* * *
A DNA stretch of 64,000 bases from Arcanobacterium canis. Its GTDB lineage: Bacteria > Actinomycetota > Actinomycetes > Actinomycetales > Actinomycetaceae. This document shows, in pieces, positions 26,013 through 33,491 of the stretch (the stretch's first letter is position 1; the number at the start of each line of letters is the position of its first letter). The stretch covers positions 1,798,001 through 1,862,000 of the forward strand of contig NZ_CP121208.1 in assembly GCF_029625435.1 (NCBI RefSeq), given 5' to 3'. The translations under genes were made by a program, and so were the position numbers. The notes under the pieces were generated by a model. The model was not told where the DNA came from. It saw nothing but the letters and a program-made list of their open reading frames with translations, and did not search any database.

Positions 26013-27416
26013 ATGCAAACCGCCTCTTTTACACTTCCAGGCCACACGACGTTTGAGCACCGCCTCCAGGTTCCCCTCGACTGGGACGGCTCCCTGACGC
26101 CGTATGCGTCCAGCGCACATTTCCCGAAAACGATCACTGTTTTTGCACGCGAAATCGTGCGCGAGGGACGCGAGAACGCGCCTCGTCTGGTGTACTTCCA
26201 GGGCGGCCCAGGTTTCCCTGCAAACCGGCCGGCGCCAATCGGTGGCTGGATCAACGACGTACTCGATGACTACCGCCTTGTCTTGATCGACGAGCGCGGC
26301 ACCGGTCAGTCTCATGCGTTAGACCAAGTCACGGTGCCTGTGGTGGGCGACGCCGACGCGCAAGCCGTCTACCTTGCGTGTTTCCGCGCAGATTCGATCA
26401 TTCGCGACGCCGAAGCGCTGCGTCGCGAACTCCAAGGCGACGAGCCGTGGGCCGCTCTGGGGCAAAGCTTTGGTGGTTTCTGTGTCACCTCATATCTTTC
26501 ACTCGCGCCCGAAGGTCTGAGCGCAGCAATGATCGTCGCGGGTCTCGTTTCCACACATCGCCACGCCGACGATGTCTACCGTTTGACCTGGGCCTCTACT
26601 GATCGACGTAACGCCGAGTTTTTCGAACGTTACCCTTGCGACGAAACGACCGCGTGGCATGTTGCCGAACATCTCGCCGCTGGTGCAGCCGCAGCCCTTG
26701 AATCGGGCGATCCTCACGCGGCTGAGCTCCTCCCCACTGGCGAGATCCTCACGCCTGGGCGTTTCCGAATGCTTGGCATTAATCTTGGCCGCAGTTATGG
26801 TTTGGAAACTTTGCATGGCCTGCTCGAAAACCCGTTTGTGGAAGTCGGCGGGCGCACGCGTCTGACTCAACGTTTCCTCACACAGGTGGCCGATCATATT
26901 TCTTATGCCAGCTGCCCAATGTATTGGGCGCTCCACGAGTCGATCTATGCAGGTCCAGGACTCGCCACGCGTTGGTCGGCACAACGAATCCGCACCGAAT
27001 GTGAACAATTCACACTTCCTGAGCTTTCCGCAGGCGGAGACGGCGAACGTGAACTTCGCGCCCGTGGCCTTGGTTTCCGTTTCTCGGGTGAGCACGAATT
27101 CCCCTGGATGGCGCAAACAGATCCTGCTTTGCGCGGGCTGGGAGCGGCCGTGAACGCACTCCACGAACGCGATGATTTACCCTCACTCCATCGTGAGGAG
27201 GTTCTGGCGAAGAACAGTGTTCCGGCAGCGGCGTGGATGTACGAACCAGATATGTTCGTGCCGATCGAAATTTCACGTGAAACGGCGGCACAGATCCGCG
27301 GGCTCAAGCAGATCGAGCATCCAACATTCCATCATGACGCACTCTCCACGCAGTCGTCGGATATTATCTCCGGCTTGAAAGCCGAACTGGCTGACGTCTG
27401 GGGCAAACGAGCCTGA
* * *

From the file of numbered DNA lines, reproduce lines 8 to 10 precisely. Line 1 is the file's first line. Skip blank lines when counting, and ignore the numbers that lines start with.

26501 ACTCGCGCCCGAAGGTCTGAGCGCAGCAATGATCGTCGCGGGTCTCGTTTCCACACATCGCCACGCCGACGATGTCTACCGTTTGACCTGGGCCTCTACT
26601 GATCGACGTAACGCCGAGTTTTTCGAACGTTACCCTTGCGACGAAACGACCGCGTGGCATGTTGCCGAACATCTCGCCGCTGGTGCAGCCGCAGCCCTTG
26701 AATCGGGCGATCCTCACGCGGCTGAGCTCCTCCCCACTGGCGAGATCCTCACGCCTGGGCGTTTCCGAATGCTTGGCATTAATCTTGGCCGCAGTTATGG